Küng notes, “I have spared no effort to collect the relevant texts, order them factually and chronologically according to the various phases of the altercation and elucidate them by putting them in a biographical context for Volume 5 of my complete works.” Much of what I took from this link was from Küng’s “Infallible? An Inquiry”.
“Receive this comprehensive documentation and allow a free, unprejudiced and open-ended discussion in our church of the all the unresolved and suppressed questions connected with the infallibility dogma. In this way, the problematic Vatican heritage of the past 150 years could be come to terms with honestly and adjusted in accordance with holy Scripture and ecumenical tradition. It is not a case of trivial relativism that undermines the ethical foundation of church and society. But it is also not about an unmerciful, mind-numbing dogmatism, which swears by the letter, prevents thorough renewal of the church’s life and teaching, and obstructs serious progress in ecumenism. It is certainly not the case of me personally wanting to be right. The well-being of the church and of ecumenism is at stake.
“I am very well aware of the fact that my appeal to you, who ‘lives among wolves,’ as a good Vatican connoisseur recently remarked, may possibly not be opportune. In your Christmas address of Dec. 21, 2015, however, confronted with curial ailments and even scandals, you confirmed your will for reform: ‘It seems necessary to state what has been — and ever shall be — the object of sincere reflection and decisive provisions. The reform will move forward with determination, clarity and firm resolve, since Ecclesia semper reformanda.’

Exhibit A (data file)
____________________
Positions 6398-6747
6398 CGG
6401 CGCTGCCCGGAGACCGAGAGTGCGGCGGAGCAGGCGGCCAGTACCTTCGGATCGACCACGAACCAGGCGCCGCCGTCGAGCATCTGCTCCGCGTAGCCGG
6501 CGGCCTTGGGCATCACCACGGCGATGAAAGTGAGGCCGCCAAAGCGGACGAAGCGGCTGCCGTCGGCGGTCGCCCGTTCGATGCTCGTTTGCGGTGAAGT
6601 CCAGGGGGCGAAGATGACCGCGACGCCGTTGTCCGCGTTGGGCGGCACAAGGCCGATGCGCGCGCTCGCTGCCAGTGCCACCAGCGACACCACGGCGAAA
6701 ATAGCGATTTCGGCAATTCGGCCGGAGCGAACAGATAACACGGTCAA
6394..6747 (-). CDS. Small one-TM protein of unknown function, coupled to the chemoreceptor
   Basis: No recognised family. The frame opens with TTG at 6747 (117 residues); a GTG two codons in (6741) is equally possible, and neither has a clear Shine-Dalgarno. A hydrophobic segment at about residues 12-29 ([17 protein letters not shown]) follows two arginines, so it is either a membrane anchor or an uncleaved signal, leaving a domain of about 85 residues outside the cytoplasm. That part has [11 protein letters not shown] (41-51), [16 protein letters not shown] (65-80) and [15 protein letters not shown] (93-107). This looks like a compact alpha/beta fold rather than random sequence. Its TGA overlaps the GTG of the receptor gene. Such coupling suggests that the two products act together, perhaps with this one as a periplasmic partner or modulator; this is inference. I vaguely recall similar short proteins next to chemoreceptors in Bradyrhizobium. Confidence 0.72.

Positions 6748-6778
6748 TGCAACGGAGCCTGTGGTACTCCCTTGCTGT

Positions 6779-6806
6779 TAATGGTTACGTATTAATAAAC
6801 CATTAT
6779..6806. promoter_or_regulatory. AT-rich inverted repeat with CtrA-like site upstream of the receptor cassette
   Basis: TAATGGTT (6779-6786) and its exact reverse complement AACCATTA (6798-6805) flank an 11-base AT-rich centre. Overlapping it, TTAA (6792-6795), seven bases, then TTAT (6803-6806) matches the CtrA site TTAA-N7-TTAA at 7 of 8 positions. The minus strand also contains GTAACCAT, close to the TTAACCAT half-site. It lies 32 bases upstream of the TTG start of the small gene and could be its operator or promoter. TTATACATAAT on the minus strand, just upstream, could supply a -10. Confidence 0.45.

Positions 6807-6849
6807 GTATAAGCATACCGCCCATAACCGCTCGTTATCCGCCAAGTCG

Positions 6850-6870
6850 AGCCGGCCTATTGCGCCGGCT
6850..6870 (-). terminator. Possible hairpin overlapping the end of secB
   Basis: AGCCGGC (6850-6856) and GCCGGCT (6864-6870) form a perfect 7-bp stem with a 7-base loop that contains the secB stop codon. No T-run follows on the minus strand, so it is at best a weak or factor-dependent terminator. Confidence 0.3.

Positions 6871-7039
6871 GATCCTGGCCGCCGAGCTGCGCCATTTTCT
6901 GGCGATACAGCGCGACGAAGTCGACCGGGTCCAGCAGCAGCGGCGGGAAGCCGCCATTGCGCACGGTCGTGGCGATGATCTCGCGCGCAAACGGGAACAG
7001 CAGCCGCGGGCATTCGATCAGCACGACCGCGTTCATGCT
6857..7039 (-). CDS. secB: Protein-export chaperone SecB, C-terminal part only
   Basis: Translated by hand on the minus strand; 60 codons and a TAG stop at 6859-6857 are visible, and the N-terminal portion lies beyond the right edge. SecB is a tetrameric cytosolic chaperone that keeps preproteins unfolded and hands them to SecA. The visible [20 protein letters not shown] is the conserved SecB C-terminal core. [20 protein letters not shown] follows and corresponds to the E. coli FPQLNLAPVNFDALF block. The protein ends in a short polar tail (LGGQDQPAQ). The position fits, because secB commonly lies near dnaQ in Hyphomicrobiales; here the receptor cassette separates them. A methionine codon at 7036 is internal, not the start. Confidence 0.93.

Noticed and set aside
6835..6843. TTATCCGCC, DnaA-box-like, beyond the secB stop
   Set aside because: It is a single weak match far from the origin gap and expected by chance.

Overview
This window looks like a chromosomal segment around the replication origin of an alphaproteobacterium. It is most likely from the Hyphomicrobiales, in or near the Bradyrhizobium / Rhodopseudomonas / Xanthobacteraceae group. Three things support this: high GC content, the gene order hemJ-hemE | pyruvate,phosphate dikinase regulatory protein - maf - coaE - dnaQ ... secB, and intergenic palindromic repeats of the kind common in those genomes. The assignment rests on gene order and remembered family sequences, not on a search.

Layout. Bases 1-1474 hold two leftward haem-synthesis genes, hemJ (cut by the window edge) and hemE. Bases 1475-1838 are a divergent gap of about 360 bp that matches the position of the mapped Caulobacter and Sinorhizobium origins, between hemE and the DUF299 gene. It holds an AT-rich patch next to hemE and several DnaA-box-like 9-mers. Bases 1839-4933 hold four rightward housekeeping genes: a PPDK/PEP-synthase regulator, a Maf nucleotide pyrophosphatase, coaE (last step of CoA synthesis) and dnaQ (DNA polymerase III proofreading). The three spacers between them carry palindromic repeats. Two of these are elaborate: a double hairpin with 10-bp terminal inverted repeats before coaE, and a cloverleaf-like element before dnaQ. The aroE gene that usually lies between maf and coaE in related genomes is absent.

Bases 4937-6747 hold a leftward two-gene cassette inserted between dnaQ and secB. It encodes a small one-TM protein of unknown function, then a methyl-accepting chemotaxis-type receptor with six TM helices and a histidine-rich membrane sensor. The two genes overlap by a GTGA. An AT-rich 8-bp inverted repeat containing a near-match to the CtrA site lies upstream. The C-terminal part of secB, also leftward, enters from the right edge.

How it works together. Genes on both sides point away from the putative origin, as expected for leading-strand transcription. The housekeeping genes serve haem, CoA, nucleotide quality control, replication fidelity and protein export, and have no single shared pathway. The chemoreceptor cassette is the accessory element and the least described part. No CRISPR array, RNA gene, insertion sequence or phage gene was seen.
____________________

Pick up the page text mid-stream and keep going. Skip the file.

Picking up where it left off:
“I would not like to raise the hopes of many in our church unrealistically. The question of infallibility cannot be solved overnight in our church. Fortunately, you (Pope Francis) are almost 10 years younger than I am and will hopefully survive me. You will, moreover, surely understand that as a theologian at the end of his days, buoyed by deep affection for you and your pastoral work, I wanted to convey this request to you in time for a free and serious discussion of infallibility that is well-substantiated in the volume at hand: non in destructionem, sed in aedificationem ecclesiae, ‘not in order to destroy but to build up the church.’ For me personally, this would be the fulfillment of a hope I have never given up.”
It will be interesting to see how he expands on what he has already written about “Papal Infallibility”. Küng says he is not writing to destroy, but if ever there was a need for destruction, it is here. Wrong-headed from the start, both “papal infallibility” and “the papacy” both need to be headed toward “the ash-heap of history”. If anyone can muddy the waters right now (further than they have been muddied), it will be “Pope Francis”.
I should note that much of what Küng says is for the purpose of admitting things that Reformed believers would never admit to. On the other hand, Küng is someone of whom Steve has said, “knows where all the bodies are buried”. And of course, “Pope Francis” and Hans Küng are not far apart in many respects. Note the respect that “Pope Francis” has for Küng’s former assistant, Walter Cardinal Kasper, who today has most recently been instigating for a “pastoral” way to re-admit divorced-and-remarried Roman Catholics to communion.
This instigation for a new discussion of “Papal ‘Infallibility’” should prove interesting to say the least.